Remarks by Deputy U.S. Trade Representative Miriam Sapiro
September 26, 2013
* As Prepared for Delivery*
It is an honor to speak this afternoon at the launch of the Standards Alliance. First, I’d like to thank Mr. Bhatia for the kind introduction and thank both ANSI and USAID for funding the Standards Alliance and organizing this week’s activities. I am also grateful to see so many private sector participants here – I am a strong believer that cooperation on standards facilitates trade, and your input is absolutely essential to the process.
The U.S. Government strongly supports the Standards Alliance, the new, five million dollar partnership USAID has created with ANSI. This flagship initiative, the first of its kind undertaken by the private sector and U.S. government in terms of scope and ambition, will deliver technical assistance to developing countries to help improve their implementation of and compliance with the World Trade Organization (WTO) Technical Barriers to Trade (TBT) Agreement and improve standards and regulatory development. Over the next five years, up to ten countries will be eligible for the program, and we’ve already received applications from a number of countries.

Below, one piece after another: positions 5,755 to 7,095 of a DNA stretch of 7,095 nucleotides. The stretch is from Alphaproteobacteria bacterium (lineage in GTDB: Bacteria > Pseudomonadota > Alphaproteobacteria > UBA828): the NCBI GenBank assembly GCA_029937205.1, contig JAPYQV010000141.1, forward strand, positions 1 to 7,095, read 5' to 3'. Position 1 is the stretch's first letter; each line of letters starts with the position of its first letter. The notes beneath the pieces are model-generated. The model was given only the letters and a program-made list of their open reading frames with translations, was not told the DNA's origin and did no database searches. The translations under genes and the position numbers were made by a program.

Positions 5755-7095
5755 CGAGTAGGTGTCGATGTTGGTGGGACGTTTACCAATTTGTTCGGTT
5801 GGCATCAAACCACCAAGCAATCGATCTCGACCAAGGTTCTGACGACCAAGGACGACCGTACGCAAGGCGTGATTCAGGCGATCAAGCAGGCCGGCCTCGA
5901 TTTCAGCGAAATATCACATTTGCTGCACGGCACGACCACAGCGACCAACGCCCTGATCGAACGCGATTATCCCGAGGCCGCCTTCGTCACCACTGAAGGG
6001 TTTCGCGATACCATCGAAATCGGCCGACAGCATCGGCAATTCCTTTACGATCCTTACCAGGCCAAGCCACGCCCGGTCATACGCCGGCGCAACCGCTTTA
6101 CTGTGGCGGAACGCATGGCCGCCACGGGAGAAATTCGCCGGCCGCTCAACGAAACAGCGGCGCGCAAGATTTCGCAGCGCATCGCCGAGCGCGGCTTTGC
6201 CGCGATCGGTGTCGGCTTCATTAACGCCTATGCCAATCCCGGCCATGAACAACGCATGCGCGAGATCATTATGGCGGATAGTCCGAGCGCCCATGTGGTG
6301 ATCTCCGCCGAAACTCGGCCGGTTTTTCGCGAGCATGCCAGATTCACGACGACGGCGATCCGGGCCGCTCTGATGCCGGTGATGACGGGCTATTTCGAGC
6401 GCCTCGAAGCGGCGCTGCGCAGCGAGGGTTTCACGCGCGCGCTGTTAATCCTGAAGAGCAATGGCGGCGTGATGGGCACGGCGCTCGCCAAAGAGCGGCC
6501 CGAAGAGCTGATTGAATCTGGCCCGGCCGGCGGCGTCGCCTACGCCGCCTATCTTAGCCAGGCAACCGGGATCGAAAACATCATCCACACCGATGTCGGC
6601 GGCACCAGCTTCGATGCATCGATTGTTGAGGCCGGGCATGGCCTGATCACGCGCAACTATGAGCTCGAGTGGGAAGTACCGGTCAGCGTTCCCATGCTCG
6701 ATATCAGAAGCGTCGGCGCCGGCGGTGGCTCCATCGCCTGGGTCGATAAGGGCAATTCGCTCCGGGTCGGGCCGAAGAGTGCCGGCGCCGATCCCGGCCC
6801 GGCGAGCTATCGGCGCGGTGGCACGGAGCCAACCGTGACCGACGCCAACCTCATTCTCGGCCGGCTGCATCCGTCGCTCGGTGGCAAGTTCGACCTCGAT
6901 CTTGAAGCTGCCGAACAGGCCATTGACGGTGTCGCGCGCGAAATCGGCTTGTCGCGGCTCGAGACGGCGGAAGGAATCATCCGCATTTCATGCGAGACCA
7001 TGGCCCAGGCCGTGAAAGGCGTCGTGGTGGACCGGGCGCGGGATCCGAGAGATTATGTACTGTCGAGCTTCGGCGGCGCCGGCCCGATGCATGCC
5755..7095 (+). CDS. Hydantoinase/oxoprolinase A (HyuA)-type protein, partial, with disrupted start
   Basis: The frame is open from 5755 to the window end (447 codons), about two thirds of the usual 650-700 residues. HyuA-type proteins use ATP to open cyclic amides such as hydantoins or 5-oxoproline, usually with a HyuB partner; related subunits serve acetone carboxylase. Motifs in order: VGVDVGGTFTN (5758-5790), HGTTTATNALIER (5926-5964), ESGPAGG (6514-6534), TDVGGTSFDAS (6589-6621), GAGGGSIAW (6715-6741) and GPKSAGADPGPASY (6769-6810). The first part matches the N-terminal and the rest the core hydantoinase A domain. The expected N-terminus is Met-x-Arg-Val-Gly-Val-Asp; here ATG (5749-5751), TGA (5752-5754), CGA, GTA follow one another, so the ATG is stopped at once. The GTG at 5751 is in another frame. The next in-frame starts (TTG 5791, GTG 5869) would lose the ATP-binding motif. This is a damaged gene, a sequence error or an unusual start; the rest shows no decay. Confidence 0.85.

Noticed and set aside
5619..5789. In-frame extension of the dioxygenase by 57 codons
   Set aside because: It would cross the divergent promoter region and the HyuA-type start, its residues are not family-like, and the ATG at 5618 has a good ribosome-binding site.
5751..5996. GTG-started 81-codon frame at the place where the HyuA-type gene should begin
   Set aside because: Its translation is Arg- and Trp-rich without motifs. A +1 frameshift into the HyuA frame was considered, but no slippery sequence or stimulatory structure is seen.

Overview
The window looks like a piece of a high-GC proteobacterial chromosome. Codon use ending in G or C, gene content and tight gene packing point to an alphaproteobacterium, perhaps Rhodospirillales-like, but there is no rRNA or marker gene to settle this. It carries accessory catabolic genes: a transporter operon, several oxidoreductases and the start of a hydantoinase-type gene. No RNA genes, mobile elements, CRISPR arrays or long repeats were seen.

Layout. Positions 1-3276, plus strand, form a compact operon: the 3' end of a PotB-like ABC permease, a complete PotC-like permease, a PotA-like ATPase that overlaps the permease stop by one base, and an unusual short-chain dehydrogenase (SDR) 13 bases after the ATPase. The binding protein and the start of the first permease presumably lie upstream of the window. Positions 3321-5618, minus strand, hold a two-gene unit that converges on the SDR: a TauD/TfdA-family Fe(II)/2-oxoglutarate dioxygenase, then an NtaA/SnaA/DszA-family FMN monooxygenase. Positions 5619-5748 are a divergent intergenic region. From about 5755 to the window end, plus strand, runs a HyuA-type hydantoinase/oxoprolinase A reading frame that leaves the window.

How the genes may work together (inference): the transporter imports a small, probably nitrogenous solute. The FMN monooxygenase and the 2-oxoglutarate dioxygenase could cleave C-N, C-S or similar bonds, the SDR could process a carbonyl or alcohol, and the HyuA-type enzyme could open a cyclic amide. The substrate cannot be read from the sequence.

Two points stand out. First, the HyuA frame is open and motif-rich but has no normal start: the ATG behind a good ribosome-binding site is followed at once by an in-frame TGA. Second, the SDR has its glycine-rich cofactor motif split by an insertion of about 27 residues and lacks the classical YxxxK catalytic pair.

When USTR and USAID announced last November in Geneva, in the WTO Committee on Technical Barriers to Trade, that we would be creating a new U.S.-sponsored assistance facility called the “Standards Alliance,” we did so recognizing the critical importance that standards and technical regulations play in global trade. This endeavor is a win-win. It will help further an essential component of the Obama Administration’s strategy to increase U.S. exports and promote economic development both at home and abroad. U.S. companies benefit when the standards and regulations adopted by developing countries better align with global norms and practices, as it reduces the costs and bureaucratic hurdles associated with exporting and enables U.S. producers to make one product and export it to many countries. And developing countries benefit when they adopt globally recognized standards and norms for products, and clarify and streamline their regulatory processes for products, as it enables developing countries to improve the quality, safety, and number of the products they export.